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Eating more whole fruits each day reduces the risk of diverticulitis, as does eating apples, pears and prunes.Eddie Keogh/Reuters

If you’re at risk for developing diverticulitis, you’ve probably been told to eat lots of fibre. Since the 1990s, research has suggested that doing so can prevent the painful digestive disease, particularly in men.

But a study published online last month in the American Journal of Gastroenterology has found that a high-fibre diet guards against diverticulitis in women, too. Getting extra fibre from grains and fruits, such as apples, pears and prunes, may be especially protective.

What is diverticulitis?

Diverticulitis occurs when small balloon-like pouches or sacs in the wall of the large intestine, called diverticula, become infected or inflamed. Symptoms range from mild to severe and can include abdominal tenderness and pain, fever, nausea, vomiting and constipation.

Most diverticulitis is treated with antibiotics, but 25 per cent of cases can lead to complications that require surgery.

The presence of diverticula in the colon is called diverticulosis, which is usually discovered by chance during a routine colonoscopy.

The biggest risk factor for diverticulosis is aging, which weakens muscles in the wall of the large intestine. A low-fibre diet, obesity, a sedentary lifestyle and a high intake of red meat are also thought to contribute.

Diverticulitis is more common in men under 50, while women over 50 experience it more often than men.

Apples have 4.4 grams of fibre per one medium.Eddie Keogh/Reuters

The latest findings

For the current study, researchers from Harvard Medical School in Boston followed 50,019 women for 24 years; participants were healthy and aged 43 to 70 years at the outset. Their diets were assessed by questionnaire every four years.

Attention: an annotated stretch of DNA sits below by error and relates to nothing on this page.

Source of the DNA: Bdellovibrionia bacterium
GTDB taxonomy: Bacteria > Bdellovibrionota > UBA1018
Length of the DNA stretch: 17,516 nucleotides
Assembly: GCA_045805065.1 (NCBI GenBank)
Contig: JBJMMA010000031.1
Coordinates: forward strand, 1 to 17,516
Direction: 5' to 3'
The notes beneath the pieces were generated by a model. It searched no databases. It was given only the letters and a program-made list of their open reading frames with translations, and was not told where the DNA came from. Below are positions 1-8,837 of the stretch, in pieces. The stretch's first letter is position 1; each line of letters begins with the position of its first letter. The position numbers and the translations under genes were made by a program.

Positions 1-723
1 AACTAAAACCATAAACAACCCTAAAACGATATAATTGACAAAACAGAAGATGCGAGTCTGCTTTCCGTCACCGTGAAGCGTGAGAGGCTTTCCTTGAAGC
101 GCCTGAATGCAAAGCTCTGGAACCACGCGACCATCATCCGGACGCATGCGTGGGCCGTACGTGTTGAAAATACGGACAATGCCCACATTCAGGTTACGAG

Compared with women whose daily diets contained the least amount of total fibre (13 g), those who consumed the most (27 g) were 14 per cent less likely to develop diverticulitis requiring antibiotics or hospitalization.

When the researchers examined sources of fibre, they found that fibre from cereal grains and fruits, but not vegetables, were protective.

Women who ate the most fruit fibre (7.7 g per day) had a 17 per cent lower risk of diverticulitis than their peers who consumed only 1.4 g. Eating the most cereal fibre (9.8 g versus 2.9 g a day) was tied to a 10-per-cent lower risk of diverticulitis.

The results also showed that eating more whole fruits each day reduced the risk, as did eating apples, pears and prunes.

It’s thought that fibre may guard against diverticulitis by preventing constipation and the pressure it exerts on the colon wall. Fibre also nourishes beneficial gut bacteria which, in turn, can help keep chronic inflammation at bay.

Eating more fibre from fruit and cereal grains has also been associated with lower levels of circulating estrogen, a hormone that may influence the risk of diverticulitis in women.

The study wasn’t a randomized controlled trial and therefore can’t prove that a high-fibre diet prevents diverticulitis. Still, its long-term follow-up and detailed and repeated collection of diet and lifestyle information are strengths.

How much fibre?

The new findings suggest that a woman can lower her risk of developing diverticulitis by consuming 27 g of fibre a day.

Current fibre recommendations for adults, established by the U.S. based Institute of Medicine, are 25 g per day for women to age 50 and 21 g for older women. Men, ages 19 to 50, require 38 g of fibre each day; older men need 30 g.

I recommend that adults aim for 30 g of total fibre each day, twice as much as the average Canadian consumes. It’s a target that’s also been tied to a lower risk of Type 2 diabetes, heart attack, stroke and colorectal cancer.

Eat fruits, vegetables and whole grains every day. Include beans and lentils in your diet, too.

To increase your intake of fruit fibre, choose apples (4.4 g per one medium), apricots (3 g per four), avocado (4.3 g per one-quarter), blackberries (4 g per half-cup), pears (5.5 g per one medium), prunes (2.5 g per four) and raspberries (4 g per half-cup).

Higher-fibre cereal grains (amounts per half-cup) incude bulgur (4 g), farro (6 g), freekeh (5 g), black rice (2 g), whole wheat pasta (2.5 g) and 100-per-cent bran cereals (12 g). Choose 100-per-cent whole-grain bread with at least 3 g fibre a slice.

It’s important to note that during a flareup of diverticulitis, a low-fibre diet is to be followed as the bowel heals.

Leslie Beck, a Toronto-based private-practice dietitian, is Director of Food and Nutrition at Medcan.

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